.param tau3_JC_Q=0.05

.param tau4_JC_Q=0.063

.param R1_JC_Q=0.01034

.param R2_JC_Q=0.02458

.param R3_JC_Q=0.04241

.param R4_JC_Q=0.03291

***Diode Junction-to-Case Equivalent Foster RC thermal network

.param tau1_JC_D=0.001

.param tau2_JC_D=0.019

.param tau3_JC_D=0.05

.param tau4_JC_D=0.063

.param R1_JC_D=0.01692

.param R2_JC_D=0.04023

.param R3_JC_D=0.06939

.param R4_JC_D=0.05385

Using the Semikron Semisel Standalone Program to calculate the Zth equivalent Foster RC thermal network

First, values from the transient thermal curves on the datasheet are typed into a spreadsheet.

Then Semikron Semisel is used to calculate an equivalent RC thermal network.

Then the thermal impedance network is typed into the Multisim component values for the IGBT/Mosfet and the Diode.

06-20-2014 01:50 AM

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BMac

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06-20-2014 12:11 PM

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It looks like provide I-V curves, conduction loss, but I don't see switching loss data for the MOSFET and Diode. You may have to contact the vendor for that information.

In recent years, we've added thousands of power electronics component models to Multisim such as IGBTs, MOSFETs, electric machines and loads. (There are over 26,000 total device models in Multisim.) This includes over 1,500 discrete component models for Infineon components. The Infineon models are provided in three fidelity levels-- simplified (basic) electrical, standard (physics based SPICE) model, and electrothermal model.

In the case of your device of interest, the EPC2015 standard (physics based SPICE) model was added to Multisim last year. This includes modeling of temperature effects on the device transfer characteristics. However, it is not an electrothermal model, which is why I recommended the MOSFET_DIODE_THERMAL model for that purpose. Nonetheless, the SPICE model is still useful to get the I-V curve values in a numeric form. (I'll explain below.)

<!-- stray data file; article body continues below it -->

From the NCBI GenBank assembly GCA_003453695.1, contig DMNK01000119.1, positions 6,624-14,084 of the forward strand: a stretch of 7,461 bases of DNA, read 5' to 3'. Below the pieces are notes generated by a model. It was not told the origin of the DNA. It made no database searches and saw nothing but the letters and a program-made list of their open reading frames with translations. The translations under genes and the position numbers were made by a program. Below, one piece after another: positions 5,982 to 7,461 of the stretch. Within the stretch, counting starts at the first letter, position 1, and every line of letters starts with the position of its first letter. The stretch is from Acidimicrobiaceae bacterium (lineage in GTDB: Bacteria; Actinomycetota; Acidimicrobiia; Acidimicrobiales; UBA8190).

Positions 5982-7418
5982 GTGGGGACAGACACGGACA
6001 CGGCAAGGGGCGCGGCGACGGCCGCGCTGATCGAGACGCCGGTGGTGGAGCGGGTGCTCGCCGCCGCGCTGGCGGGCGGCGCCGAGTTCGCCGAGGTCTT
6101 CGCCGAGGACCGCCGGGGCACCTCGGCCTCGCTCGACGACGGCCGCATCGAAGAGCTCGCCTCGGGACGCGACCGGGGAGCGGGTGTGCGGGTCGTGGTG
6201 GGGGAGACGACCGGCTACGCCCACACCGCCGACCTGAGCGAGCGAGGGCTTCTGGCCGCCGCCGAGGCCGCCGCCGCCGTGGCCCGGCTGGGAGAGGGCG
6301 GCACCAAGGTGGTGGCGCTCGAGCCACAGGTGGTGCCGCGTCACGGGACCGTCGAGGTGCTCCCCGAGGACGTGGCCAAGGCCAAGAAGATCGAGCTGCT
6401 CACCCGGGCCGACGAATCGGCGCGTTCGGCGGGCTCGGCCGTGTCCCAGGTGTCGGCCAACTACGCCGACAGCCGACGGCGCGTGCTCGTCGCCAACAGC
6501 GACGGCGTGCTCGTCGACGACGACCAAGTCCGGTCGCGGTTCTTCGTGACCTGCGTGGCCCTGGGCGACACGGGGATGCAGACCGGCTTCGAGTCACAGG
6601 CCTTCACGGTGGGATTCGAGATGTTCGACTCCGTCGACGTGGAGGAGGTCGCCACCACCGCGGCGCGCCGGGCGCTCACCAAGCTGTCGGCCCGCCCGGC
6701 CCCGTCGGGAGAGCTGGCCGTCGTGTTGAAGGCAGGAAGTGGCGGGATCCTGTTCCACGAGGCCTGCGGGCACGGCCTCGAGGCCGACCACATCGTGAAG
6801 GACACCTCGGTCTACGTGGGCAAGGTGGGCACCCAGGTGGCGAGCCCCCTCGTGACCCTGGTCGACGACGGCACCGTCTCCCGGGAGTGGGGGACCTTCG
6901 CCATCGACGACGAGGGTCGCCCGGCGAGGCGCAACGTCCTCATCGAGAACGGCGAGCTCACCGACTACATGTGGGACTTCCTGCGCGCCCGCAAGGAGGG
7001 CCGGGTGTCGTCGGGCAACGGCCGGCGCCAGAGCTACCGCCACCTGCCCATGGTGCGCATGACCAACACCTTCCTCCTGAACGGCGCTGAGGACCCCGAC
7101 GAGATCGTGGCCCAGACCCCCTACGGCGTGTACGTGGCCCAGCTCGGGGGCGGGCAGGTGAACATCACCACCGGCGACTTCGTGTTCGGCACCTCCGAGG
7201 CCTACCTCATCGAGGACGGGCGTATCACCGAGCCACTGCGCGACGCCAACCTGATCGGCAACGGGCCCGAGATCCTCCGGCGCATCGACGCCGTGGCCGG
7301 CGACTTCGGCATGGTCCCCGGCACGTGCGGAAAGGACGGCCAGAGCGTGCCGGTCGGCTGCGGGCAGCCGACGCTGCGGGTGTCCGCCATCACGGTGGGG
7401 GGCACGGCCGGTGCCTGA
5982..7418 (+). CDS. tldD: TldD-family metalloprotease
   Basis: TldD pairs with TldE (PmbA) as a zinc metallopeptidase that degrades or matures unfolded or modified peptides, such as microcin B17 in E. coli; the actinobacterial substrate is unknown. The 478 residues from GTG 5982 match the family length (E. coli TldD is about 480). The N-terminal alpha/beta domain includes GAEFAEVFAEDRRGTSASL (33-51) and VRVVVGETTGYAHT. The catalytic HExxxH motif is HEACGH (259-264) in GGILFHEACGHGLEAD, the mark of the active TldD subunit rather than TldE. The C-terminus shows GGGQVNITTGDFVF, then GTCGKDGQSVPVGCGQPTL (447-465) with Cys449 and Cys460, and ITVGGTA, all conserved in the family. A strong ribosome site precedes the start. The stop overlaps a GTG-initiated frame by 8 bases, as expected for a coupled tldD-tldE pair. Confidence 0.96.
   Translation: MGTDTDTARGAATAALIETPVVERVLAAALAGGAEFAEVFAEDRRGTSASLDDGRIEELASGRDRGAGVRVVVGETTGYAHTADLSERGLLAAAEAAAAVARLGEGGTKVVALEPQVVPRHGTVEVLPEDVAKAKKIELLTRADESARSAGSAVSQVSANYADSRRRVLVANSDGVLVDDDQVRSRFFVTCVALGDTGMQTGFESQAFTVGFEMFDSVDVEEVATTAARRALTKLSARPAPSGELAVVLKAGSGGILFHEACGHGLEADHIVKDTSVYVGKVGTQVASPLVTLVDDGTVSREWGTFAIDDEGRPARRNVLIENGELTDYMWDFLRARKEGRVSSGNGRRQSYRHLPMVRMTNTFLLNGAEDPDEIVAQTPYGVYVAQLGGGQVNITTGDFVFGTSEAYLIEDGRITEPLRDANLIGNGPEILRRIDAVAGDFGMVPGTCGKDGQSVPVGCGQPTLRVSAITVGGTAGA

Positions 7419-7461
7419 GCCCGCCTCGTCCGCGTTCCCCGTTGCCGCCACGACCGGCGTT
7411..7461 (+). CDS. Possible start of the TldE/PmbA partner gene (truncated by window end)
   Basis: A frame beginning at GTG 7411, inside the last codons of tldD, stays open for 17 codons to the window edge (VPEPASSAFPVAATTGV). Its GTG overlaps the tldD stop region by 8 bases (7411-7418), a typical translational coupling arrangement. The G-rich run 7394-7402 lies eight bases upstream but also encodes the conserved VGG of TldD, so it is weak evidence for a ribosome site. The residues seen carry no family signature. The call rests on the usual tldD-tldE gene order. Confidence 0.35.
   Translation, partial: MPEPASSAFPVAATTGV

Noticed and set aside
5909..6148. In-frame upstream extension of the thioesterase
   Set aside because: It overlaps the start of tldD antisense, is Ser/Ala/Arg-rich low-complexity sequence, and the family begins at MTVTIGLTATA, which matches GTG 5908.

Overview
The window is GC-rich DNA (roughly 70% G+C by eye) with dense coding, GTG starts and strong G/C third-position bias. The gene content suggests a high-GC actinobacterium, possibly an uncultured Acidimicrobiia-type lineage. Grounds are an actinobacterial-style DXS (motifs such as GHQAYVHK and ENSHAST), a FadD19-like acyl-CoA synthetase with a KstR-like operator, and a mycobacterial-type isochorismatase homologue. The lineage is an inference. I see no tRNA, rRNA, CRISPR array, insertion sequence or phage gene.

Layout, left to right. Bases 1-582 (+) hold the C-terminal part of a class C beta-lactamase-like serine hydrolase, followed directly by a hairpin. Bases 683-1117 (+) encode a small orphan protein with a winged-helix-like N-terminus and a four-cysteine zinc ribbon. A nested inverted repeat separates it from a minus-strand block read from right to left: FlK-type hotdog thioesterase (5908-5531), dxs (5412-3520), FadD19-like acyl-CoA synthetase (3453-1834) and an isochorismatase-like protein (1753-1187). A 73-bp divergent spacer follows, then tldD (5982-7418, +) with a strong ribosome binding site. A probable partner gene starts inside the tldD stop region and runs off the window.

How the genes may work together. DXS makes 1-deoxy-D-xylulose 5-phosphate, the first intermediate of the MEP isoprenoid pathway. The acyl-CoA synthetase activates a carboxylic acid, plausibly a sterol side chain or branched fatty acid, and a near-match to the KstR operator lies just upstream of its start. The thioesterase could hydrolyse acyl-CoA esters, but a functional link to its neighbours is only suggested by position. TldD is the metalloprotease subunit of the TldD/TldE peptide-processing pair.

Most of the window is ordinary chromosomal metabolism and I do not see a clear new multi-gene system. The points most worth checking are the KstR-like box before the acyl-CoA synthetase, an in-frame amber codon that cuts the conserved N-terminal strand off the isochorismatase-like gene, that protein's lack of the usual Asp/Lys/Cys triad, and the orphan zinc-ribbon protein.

More info on the EPC device models here:

Okay, I mentioned that you can use the EPC SPICE model to get the transfer characteristic values needed for the electrothermal model. You may want to start with this tutorial video on the basics of how to get the transfer characteristics for a MOSFET in Multisim such as the Id vs. Vds curves.

First, to find the Efficient Power Conversion part models, right-click and go to the component library and click search. Then type EPC in the Model ID field and search. You can see there are 19 EPC components in Multisim 2013.

Here's a simulation I put together to do the MOSFET curve tracing. The I-V Analyzer instrument is obviously very helpful for this. Use the cursor to get exact numeric values for drain current (ID) at different values of Vgs, as shown below.

Check that results match the datasheet at 25 C. (The quality of vendor supplied SPICE models varies.)

In the simulation above, the I-V Tracer parameters are set to sweep V_ds from 0 to 4 V and V_gs from 1 to 5 V.

To get the curves needed to represent MOSFET conduction losses versus temperature, use the **Temperature Sweep **analysis (**Simulate>Analyses>Temperature Sweep**). If you do a nested sweep, you can get Vgs versus ID and Vgs versus RDSon at different junction temperatures all in one shot, as shown below.

Here is the data showing the temperature dependence of the I-V characteristics. Use the cursors to preview the exact numeric values as shown, and then export the results to a CSV file (from the **Grapher**, go to **File>Save As>CSV)**. In the sweep below, VGS=5.

Then I can copy the data from Excel right into the MOSFET_DIODE_THERMAL model.

Or you can do the sweep differently to get the on resistance (RDS(ON)=VDS/ID) at different drain currents (ID) and temperatures. In this case, I use a current source input to the MOSFET and control VGS.

We sweep I_D from 10 to 100 Amps and chart the on resistance (RDS(ON)=VDS/ID) at different temperatures.

Note from the cursor table that Rds = 3.3 mOhms at ID = 33 Amps and Temperature = 25 A. This matches the datasheet value for the part.

Of course, you can also save a CSV file for this data.

I've updated the ZIP file that's attached above in this thread with these simulations (TRANSISTOR THERMAL & Lifetime Simulation.zip).

06-20-2014 01:35 PM

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BMac

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06-20-2014 02:52 PM

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You bet. This is a really important topic-- thermals and energy efficiency are top issues in every power electronics design.

See this application note from EPC which explains how to use the device parameters on the datasheet to calculate the turn on and turn off losses (also browse their other app notes). Using these equation, I believe you can make a table of switching loss versus drain current, and then enter that into the Multisim MOSFET_DIODE_THERMAL model.